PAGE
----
Other changes included a more stable through shaft control system (the inspiration behind the Mosquito ultralight helicopters swash plate system), elastomeric main rotor thrust bearings – much the same as early Rotorway Exec helicopters, new standard styling skid landing gear, a poly chain cog belt tail rotor drive eliminating slipping V-belt drives and expensive, heavy gearbox drive systems.
Star Aviation’s demonstration helicopter sporting all updates and improvements was completed in March 1993 and in October it received the “1993 Best Rotorcraft Award” at the Experimental Aircraft Association Southwest Regional Fly-in.
Star Aviation was on a winner with a brilliant new kit helicopter design when devastation struck. After successfully delivering only a small number of kits, their factory was completely destroyed in severe floods losing all stock, production equipment and original production drawings. To add to this, the Mini 500 helicopter had just been released and proved heavy competition due to it’s slick marketing and visual design.
The decision was made to return to the 9 to 5 grind, as starting from scratch again didn’t seem like a viable option. Fortunately their prototype that was mainly used for air displays, wasn’t involved in the floods and continued to build 70 plus hours of flight time before being put up for sale.
It was an outback station owner in Quilpie, Queensland that was the lucky recipient of the LoneStar LS-50 kit helicopter with all factory upgrades and modifications including the upper frame change to improve rotor shaft support and stability.
Unfortunately, due to poor health the station owner was only able to add another 18 hours on the clock, mainly through monthly run-ups with the occassional hover around the patch. I had been fascinated for years with this particular craft due to its compact size and innovative design features.
I had been fortunate in obtaining an information pack for the LoneStar helicopter early in the 90’s during direct correspondence with Ken and was obsessed with finding one. I was also fortunate in that Ken had sent me some of the original manufacturing drawings before the flood damage.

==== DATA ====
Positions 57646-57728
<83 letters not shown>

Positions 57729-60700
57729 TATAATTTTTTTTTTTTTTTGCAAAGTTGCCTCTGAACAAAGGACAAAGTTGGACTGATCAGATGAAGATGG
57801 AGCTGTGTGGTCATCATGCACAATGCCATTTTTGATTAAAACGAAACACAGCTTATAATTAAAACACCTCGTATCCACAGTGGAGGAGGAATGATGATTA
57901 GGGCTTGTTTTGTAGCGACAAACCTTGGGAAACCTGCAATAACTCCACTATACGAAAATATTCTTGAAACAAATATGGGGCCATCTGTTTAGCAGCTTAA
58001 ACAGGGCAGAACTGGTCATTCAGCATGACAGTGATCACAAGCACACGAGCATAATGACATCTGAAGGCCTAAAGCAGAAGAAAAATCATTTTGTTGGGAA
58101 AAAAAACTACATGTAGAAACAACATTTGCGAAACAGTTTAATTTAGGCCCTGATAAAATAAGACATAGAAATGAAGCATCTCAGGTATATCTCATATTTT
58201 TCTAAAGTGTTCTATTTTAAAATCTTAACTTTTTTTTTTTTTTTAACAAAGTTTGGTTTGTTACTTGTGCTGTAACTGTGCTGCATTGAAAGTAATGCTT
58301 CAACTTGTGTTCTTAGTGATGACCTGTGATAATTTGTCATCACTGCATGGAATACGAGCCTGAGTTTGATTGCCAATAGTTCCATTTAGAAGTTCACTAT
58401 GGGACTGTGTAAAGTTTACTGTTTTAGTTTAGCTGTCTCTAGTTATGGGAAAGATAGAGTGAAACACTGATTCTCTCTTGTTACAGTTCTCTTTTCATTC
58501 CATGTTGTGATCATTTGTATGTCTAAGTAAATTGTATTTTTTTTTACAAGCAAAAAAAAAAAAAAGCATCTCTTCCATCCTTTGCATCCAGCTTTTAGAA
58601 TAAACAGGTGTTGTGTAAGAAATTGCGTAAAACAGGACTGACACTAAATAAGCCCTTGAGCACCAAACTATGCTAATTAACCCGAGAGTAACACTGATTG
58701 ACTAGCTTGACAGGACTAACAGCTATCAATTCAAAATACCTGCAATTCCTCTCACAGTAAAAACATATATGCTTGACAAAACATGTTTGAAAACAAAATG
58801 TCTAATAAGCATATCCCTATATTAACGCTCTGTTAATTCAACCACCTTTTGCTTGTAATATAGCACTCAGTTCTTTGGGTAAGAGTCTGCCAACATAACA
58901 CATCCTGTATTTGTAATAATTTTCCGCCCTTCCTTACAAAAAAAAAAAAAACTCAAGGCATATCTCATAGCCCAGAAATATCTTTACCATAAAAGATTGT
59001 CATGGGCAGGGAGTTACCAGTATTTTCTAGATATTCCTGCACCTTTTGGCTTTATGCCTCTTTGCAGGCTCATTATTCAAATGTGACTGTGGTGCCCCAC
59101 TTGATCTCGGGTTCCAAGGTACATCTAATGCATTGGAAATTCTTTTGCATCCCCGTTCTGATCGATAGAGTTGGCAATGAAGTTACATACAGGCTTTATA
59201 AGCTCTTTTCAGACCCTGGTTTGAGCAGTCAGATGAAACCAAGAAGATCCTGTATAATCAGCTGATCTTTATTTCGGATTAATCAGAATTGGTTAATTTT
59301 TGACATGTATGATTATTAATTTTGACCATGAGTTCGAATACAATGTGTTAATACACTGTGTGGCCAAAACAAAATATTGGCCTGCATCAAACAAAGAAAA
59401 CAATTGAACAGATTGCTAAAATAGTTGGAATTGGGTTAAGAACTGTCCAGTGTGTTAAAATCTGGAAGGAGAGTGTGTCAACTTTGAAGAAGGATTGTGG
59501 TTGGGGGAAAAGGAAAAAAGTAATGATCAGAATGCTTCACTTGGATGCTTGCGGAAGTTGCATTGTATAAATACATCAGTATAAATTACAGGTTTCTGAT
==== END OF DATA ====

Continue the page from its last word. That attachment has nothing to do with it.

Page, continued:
It was quite by accident that I picked up the commercial Aviation Trader newspaper to round off a credit card purchase when I came across a Lonestar kit helicopter for sale here in Australia. I couldn’t believe my eyes! I immediately rang and claimed the craft as ‘sold’. My (then) wife and I flew to Brisbane (1,032 miles away) where we hired a Ford one-ton tray back Ute and left for Quilpie, west of Charleville in Queensland (another 610 miles where we found friendly people and great local pub!).
The 966 mile trip home in itself was another story but needless to say, after some very strange looks by fellow motorists, we got the LoneStar kit helicopter home safely to our home town in Victoria. Other than some minor cleaning and checking she was ready to go. It didn’t take us long to realise that the LoneStar helicopter purchase may have been a little premature since I have only a fixed wing RAA ultralight fixed wing licence with only a few helicopter hours, and was yet to complete my rotary wing training.
As the new experimental helicopter licensing requirements were not yet in effect in Australia, I would require a full helicopter PPL to fly and had just invested my funds in the LoneStar Kit Helicopter.
It was with regret that I decided to sell the Lonestar helicopter in an effort to fund my rotary wing licence ambitions, although I am happy to say that I once owned a Star Aviation LoneStar Kit Helicopter and had the chance to study this magnificent little machine.
|95 hp @ 5,600 rpm
|Main Rotor Diameter
|Main Rotor RPM
|Tail Rotor Diameter
|3 ft 9 inches
|Tail Rotor RPM
|16 gallons (approx 62 litres)
|5.5 gph (21 litres/hr)
|470 lbs (210 kgs)
|920 lbs (415 kgs)
|Rate Of Climb
|Cruise Speed – (no cabin)
|65 mph (105 kmph)
|Maximum Speed – (with cabin)
|75 mph (120 kmph)
|Top Speed (VNE)
|100 mph (160 kmph)
|6,000 ft (1,830 m)
|5,000 ft (1,525 m)
|9,500 ft (2895 m)
|13 feet 5 inches
|7 feet 4 inches